Black American Prose Writers: Before the Harlem Renaissance

By Harold Bloom | Go to book overview
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Harriet E. Wilson
c. 1828-c. 1863

HARRET E. ADAMS WILSON was bom Harriet Adams in 1827 or 1828, as the U. S. census of 1850, taken on August 24, 1850, gives her age as twenty-two. On her marriage license her birthplace is given as Milford, New Hampshire. Nothing is known of her life prior to 1850. Her autobiographical novel, Our Nig, suggests that she was taken from her home at an early age. The 1850 census lists her as residing with a white family—Samuel Boyles, a carpenter; his wife, Mary Louisa, and their seventeen-year-old son Charles. Harriet Adams was probably their indentured servant.

A letter by "Allida" appended to Our Nig states that Harriet Adams was taken to W—, Massachusetts, by an "itinerant colored lecturer" and that she became a domestic servant at the household of a Mrs. Walker and was also a straw-hat maker. The itinerant lecturer was probably Thomas Wilson, listed on his marriage license as a resident or native of Virginia; he took Harriet Adams back to Milford and married her there on October 6, 1851. The letter by "Allida" reports that the marriage went well at the beginning, but that the husband soon after ran away to sea. Harriet, already pregnant, felt obliged to go to the Hillsborough County Farm, a home for the poor; she gave birth to a son, George Mason Wilson, in May or June 1852.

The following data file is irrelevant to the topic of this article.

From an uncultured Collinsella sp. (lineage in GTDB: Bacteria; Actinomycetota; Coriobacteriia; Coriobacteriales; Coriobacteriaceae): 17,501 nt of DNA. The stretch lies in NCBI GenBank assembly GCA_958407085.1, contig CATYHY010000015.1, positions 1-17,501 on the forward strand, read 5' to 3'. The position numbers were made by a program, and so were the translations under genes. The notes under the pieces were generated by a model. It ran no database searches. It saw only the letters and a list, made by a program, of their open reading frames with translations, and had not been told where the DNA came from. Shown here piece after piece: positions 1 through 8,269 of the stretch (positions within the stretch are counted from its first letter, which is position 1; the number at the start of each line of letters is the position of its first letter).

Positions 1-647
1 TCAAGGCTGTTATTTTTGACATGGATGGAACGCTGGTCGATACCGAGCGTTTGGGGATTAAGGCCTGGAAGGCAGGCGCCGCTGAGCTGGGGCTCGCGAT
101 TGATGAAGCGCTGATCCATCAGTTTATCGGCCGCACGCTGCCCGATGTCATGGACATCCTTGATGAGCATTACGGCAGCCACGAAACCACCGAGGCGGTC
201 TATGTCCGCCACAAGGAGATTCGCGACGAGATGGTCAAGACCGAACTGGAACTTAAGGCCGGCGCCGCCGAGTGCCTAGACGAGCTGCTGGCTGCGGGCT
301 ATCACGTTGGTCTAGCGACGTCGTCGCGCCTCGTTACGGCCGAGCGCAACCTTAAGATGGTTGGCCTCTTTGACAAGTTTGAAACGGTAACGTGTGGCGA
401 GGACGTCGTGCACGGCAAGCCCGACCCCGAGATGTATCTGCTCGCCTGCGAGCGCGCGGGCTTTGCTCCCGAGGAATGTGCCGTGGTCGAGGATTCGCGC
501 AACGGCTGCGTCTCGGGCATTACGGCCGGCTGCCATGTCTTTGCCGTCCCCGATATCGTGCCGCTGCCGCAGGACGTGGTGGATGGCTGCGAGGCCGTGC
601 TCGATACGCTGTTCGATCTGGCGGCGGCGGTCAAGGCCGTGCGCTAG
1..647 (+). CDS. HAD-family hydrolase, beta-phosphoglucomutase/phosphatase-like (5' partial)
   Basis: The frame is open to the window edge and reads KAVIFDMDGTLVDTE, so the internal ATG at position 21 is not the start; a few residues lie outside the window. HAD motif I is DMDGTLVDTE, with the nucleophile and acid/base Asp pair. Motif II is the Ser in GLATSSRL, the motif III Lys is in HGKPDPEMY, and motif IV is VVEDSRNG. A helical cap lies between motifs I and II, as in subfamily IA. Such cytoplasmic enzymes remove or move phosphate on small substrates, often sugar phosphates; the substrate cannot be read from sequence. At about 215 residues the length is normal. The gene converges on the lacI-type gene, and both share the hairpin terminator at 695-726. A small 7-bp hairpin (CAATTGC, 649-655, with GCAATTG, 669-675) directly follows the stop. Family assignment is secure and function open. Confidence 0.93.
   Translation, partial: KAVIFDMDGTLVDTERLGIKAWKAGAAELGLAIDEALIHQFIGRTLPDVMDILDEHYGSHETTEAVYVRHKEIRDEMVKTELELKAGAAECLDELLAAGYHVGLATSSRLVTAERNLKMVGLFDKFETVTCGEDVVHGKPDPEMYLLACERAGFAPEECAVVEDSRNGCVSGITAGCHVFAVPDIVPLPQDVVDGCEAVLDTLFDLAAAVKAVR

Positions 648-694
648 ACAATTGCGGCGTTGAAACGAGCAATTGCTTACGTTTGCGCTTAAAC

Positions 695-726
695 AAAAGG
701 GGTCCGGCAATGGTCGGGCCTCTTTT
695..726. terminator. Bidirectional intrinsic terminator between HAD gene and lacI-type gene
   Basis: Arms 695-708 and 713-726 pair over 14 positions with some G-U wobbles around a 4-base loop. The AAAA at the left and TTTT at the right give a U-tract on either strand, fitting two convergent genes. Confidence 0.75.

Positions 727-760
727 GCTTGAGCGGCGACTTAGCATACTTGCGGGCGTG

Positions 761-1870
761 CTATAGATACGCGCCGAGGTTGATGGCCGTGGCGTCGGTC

"Allida" states that the husband then returned and that the family moved to some town in New Hampshire, where Thomas Wilson supported his family "decently well." But then Thomas left again, this time for good, and Harriet, her health failing, put her son in the County Farm; shortly afterward, however, he was taken into the home of a "kindly gentleman and lady."

The Boston city directory lists a Harriet Wilson, "widow," residing at various locations in northeastern Boston from 1855 to 1863. "Allida" states that Wilson's failing health compelled her to write her autobiography as "another method of procuring her bread." Wilson states in her preface that she wrote the novel in order to reclaim her son from his foster home. But


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Black American Prose Writers: Before the Harlem Renaissance


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